On Tue, 16 Jun 2020, Martin K. Petersen wrote: > > However, keeping code around is not free.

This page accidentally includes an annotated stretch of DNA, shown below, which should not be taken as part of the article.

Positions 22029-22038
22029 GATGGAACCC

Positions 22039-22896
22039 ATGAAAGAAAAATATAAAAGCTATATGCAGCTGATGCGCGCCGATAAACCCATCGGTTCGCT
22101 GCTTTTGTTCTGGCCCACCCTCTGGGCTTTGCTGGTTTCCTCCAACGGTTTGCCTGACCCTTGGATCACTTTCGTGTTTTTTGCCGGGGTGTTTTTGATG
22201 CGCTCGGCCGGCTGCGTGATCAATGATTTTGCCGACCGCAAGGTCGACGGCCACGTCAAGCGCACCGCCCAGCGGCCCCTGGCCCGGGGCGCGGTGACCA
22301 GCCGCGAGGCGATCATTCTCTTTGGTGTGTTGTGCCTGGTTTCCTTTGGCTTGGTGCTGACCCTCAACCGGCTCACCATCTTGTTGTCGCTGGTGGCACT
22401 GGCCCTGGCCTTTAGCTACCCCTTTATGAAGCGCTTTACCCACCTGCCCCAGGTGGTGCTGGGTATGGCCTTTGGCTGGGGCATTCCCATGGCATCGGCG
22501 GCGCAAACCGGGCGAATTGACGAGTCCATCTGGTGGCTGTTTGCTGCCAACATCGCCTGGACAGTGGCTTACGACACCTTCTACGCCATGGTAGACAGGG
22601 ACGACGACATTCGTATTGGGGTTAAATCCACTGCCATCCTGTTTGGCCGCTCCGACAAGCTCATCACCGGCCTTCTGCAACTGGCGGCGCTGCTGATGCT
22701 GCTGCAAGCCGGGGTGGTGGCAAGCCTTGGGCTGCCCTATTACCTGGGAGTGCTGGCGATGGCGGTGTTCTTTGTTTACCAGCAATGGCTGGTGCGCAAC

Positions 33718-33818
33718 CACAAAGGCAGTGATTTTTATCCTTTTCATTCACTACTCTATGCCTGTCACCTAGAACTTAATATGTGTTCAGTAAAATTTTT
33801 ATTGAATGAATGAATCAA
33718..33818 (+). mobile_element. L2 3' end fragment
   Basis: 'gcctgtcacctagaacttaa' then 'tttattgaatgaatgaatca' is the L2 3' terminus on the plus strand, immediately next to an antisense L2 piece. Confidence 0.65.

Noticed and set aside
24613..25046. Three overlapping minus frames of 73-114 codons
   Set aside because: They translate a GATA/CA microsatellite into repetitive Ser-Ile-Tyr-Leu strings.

Right. And removing code isn't free either, if it forces people to find workarounds. > Core interfaces change frequently. Nobody enjoys having to tweak host > templates for 50 devices they have never even heard about. And yet some people seem to enjoy writing patches that are as trivial as they are invasive... You seem to be making an argument for more automation here, not an argument for less code. Or is there some upper bound to the size of the kernel, that might be lifted by adding maintainers? (Can you deliver a better product by adding more developers to your project?) > Also, we now live in a reality where there is a constant barrage of > build bots and code analyzers sending mail. So the effective cost of > keeping code around in the tree is going up. But if maintenance cost rises due to good analysis, the value of the code should rise too. So what's the problem? It seems to me that the real problem is too many analyses that generate pedantic noise and no tangible improvement in code quality or value. > I get a substantial amount of code analysis mail about drivers nobody > have touched in a decade or more. > When stable, mature code fails analysis, the analysis is also questionable (in the absence of real examples). > Consequently, I am much more inclined to remove drivers than I have been > in the past. But I am also very happy to bring them back if somebody > uses them or - even better - are willing to step up and maintain them. > You seem to be saying that 1) a driver should be removed when it no longer meets the present threshold for code quality and 2) that a low quality driver is eligible for re-addition because someone wants to use it. I don't think you can have it both ways. > I don't particularly like the notion of a driver being orphaned because > all that really means is that the driver transitions from being (at > least partially) somebody else's problem to being mine and mine alone. > Yes it's your problem but only on a best-effort basis. Many issues detected by automatic analyzers can be fixed with automatic code transformation tools. This kind of solution works tree-wide, so even if some defect in your driver is "yours and yours alone", the solution will probably come from others. This email, like yours, is just hand-waving. So feel free to ignore it or (preferably) provide evidence of real defects.